Photonic band-gap (PBG) crystals are quite possibly the newest form of optical science today. Their importance not only affects the technical computer scientist, but also the everyday computer user. Some University of Toronto researchers have finally been able to develop full, 3-D models of a PBG crystal. You may be asking yourself what all this means and how in the world does it pertain to me? Well, it is actually quite simple.
First of all, let us figure out what a Photonic band-gap crystal is. Have you ever had a friend that was around the same weight and height as you, but no matter how hard you try, you could not outrun him/her? Well, this is the same dilemma that faces the electron and the PBG crystals. The electron is currently what a computer uses to transfer information. The PBG crystals are a new form of technology that can allow information to travel by light. In both cases, photons are used to transfer the actual data. .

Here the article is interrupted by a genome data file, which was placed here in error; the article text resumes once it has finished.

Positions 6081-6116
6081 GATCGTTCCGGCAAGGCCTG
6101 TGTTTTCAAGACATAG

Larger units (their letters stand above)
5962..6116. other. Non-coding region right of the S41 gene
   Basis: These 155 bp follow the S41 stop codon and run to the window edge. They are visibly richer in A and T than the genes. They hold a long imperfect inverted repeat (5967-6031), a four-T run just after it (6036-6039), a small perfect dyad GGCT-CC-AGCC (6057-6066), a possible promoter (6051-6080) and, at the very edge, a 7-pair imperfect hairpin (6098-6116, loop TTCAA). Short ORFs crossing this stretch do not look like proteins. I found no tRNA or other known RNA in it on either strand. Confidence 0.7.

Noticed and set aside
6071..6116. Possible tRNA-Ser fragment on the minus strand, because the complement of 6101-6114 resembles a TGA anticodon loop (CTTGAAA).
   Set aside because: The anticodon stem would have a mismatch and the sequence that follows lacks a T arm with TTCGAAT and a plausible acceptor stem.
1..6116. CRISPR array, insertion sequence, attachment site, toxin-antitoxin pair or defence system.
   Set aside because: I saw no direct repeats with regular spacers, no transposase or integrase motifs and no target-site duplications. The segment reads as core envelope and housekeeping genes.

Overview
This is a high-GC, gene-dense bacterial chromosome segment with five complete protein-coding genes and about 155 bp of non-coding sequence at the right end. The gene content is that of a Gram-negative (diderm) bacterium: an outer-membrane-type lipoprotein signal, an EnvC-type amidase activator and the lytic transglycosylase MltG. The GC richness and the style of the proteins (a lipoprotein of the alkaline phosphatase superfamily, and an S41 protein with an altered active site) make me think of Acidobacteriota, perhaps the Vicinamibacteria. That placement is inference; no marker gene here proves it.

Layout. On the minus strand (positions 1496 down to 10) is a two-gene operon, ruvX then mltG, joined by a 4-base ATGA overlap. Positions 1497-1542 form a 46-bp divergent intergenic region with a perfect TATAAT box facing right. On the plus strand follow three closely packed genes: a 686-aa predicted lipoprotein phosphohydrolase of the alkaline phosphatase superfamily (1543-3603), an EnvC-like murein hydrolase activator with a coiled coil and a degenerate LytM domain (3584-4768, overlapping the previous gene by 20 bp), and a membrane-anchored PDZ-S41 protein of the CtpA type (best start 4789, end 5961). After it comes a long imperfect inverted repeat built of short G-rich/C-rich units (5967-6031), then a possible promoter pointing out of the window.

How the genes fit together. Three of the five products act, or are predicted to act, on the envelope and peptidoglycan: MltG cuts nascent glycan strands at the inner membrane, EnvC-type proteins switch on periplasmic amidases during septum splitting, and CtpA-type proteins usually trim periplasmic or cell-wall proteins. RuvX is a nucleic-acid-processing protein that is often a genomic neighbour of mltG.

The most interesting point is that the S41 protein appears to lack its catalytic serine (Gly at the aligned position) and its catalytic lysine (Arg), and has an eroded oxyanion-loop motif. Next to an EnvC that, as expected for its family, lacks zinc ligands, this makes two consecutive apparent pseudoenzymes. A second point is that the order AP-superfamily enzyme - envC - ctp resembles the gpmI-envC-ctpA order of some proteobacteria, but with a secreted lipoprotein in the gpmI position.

The reason the PBG crystal is so effective in sending the photon depends on a few different elements. The most important element is the elimination of many items used in transferring information via an electron. The electrons need a solution material in order to transfer from place to place. The most common solution is silicon. Silicon is used in every electronic device and acts as a conductor. By using silicon, the electrons are slowed down over time while transferring their data. Mind you, this is a very small amount of time that we are talking about (nanoseconds), but every little bit helps, especially when working on such a small level. If only we could develop a way for the information to slice through the silicon faster, then we could increase our data transfer speeds. That is what the PBG crystals can accomplish. By transferring the crystals through light and eliminating the current semiconductors, the technology that we have been using prominently today, the information is able to pass through the silicon at a much faster rate.